“Paralleling History: Scandal and the Lessons of the 2012 Election,” in Scandal!: An Interdisciplinary Approach to the Consequences, Outcomes, and Significance of Political Scandals, 2013, Bloomsbury Press.

Recent Publications by James Lutz

James Lutz’s recent publications include:

Brenda J. Lutz and James M. Lutz, “Terrorism in Sub-Saharan Africa: The Missing Data,” Insight on Africa, Vol. 5, No. 2 (2013), pp. 169-183.

James M. Lutz and Brenda J. Lutz, “Terrorism by Jewish Extremists in the United States,” in George Michael (ed.), Extremism in America (Gainesville: University Press of Florida, 2014), pp. 168-87.

James M. Lutz and Brenda J. Lutz, “Islamic Extremism in the United States,” in George Michael (ed.), Extremism in America (Gainesville: University Press of Florida, 2014), pp. 147-67.

Georgia Wralstad Ulmschneider and James M. Lutz, “Patriot Act,” in Heidi Nasheri (ed.), Encyclopedia of Criminology and Criminal Justice (Wiley-Blackwell, 2014).

Williams Appointed to PRQ Editorial Board

David Williams has been appointed to the editorial board at Political Research Quarterly.

Williams has been granted research leave from DePaul University next year to write a monograph on Spinoza, tentatively entitled, Spinoza’s Republic of Fear, Love, and Reason. Also, he has signed a contract to co-edit, with Matthew W. Maguire (DePaul University), a new edition of Rousseau’s Social Contract and Discourse on the Origins of Inequality for Broadview Press, in the same series for which A. P. Martinich edited Thomas Hobbes’s Leviathan.

Manochehr Dorraj Receives Grant to Internationalize TCU

Manochehr Dorraj was a part of the faculty-staff team that won a $2.9 million Quality Enhancement Award from the TCU administration to comprehensively internationalize the university.

In other news, Dorraj was a visiting research fellow at The Center for Regional and International Studies at Georgetown University Campus in Doha, Qatar, and was an invited speaker at the University of London, St. Andrews University in Scotland, Aberdeen University in Scotland, Dundee University in Scotland, and the Emirate Center for Strategic Studies and Research in the United Arab Emirates.

Dorraj’s recent publications include:

“The Dragon Nests: China’s Energy Engagement of the Middle East” China Report, Volume 49, Number 43, (June, 2013): 43-67.

“Populism on the Wall of Poverty” (In Persian), Andishieh Poya (Dynamic Thoughts): A journal of Politics and Culture. Tehran, Iran.(Spring, 2013):.51-54.

“Iran’s Northern Exposure: Foreign Policy Challenges in Eurasia” Georgetown University’s Occasional Papers, Number 13. (Fall, 2013): 1-27.

“Iran’s Expanding Relations With China and their Strategic Dimensions” Emirates Center for Strategic Studies and Research, Occasional Papers, Number 112.(Fall, 2013): 1-52. (With Simultaneous publication of Arabic Translation).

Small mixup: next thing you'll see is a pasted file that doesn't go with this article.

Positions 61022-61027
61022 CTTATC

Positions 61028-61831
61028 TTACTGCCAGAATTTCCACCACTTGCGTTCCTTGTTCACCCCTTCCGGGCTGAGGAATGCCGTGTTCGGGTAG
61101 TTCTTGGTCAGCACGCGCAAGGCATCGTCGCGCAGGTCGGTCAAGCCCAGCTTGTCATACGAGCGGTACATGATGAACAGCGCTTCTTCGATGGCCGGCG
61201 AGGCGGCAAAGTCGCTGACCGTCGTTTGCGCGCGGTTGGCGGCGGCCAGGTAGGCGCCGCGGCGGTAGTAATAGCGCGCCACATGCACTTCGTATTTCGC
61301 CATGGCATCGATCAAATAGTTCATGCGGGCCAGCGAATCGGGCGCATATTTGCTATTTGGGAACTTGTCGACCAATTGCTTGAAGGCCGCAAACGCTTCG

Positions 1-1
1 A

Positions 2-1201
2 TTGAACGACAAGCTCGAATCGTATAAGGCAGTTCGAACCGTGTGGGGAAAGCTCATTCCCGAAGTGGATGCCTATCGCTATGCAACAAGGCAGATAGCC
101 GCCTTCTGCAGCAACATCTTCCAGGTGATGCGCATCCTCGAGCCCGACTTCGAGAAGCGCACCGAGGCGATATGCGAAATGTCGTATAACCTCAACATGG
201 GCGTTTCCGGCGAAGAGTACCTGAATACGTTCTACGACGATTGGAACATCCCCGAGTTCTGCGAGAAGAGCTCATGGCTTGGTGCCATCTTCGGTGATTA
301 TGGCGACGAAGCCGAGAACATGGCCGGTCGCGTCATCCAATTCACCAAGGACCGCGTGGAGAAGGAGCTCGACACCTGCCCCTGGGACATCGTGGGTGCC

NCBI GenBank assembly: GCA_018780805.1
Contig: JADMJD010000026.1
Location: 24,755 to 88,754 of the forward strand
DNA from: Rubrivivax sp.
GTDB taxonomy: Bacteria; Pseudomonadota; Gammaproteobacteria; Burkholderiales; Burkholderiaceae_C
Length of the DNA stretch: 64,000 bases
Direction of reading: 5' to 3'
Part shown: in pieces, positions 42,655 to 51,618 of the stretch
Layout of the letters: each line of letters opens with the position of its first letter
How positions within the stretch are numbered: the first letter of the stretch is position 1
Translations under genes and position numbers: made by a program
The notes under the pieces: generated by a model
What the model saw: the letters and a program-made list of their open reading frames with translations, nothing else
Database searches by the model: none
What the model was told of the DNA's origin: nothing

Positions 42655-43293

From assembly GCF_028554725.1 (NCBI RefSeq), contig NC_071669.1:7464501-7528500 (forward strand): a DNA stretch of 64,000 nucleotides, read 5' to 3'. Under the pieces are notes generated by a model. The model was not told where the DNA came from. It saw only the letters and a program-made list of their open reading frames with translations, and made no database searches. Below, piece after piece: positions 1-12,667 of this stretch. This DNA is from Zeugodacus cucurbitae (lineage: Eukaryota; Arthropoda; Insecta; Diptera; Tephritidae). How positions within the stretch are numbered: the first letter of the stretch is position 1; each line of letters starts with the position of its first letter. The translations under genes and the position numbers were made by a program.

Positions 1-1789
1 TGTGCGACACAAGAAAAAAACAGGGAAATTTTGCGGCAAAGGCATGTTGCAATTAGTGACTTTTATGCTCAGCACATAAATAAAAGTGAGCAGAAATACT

“Iran’s Foreign Policy: A Shifting Strategic Landscape” Middle East Policy, Vol. XX. No. 4. (Winter, 2013):133-147.

“Iran-China Relations and the Changing Political Map” In Thomas Juneau and Sam Razavi editors, Iran’s Foreign Policy Since 2001: Alone in the World (London & New York: Routledge, 2013): 179-195.

New Publications from Katherine Bersch and Alumnus Greg Michener

Katherine Bersch has two new publications. The first, with Sandra Botero, “Measuring Governance: Implications of Conceptual Choices,” appears in the European Journal of Development Research (26(1): 124–41). The second is with alumnus Greg Michener: “Identifying Transparency,” was published in Information Polity [18(3): 233–4].

Aaron Herold Article Accepted for Publication

Aaron Herold’s article, “Spinoza’s Liberal Republicanism and the Challenge of Revealed Religion,” has been accepted for publication in Political Research Quarterly.

Abstract: Spinoza’s Theologico-Political Treatise is a foundational liberal work whose republican teaching also anticipates today’s communitarian critiques. Those critiques re-open the Treatise’s guiding question of whether politics must be grounded in a religious teaching, and they compel us to reconsider Spinoza’s claim that civic dedication can be rooted in an attachment to intellectual freedom. I assess Spinoza’s liberal republicanism by examining how it emerges from a critique of the Bible. I conclude that Spinoza’s attempt to reconcile individual liberty with civic dedication clarifies liberalism’s moral power and ultimate vulnerabilities—vulnerabilities which help explain why revealed religion has re-emerged to challenge it.

CP Article by Hunter and Borges Sugiyama

Wendy Hunter and Natasha Borges Sugiyama have published an article in the October issue of Comparative Politics, “Whither Clientelism? Good Governance and Brazil’s Bolsa Familia Program.”

Abstract: A clear development goal is to provide the poor with the benefits essential to human dignity without rendering them vulnerable to patronage politics. This is difficult to accomplish, especially in large federal countries where public policy requires cooperation between national and local authorities. Brazil’s Bolsa Família (Family Grant) confronts such a challenge. Have federal authorities managed to administer this complex and large-scale anti-poverty program while avoiding local “politics as usual?” The findings, based on survey data and focus group evidence from Northeast Brazil, a regional bastion of clientelism, suggest that municipal politicians do not use the Bolsa Familia for vote buying. The success of the Bolsa Familia in remaining insulated from clientelistic networks yields lessons that go well beyond Brazil.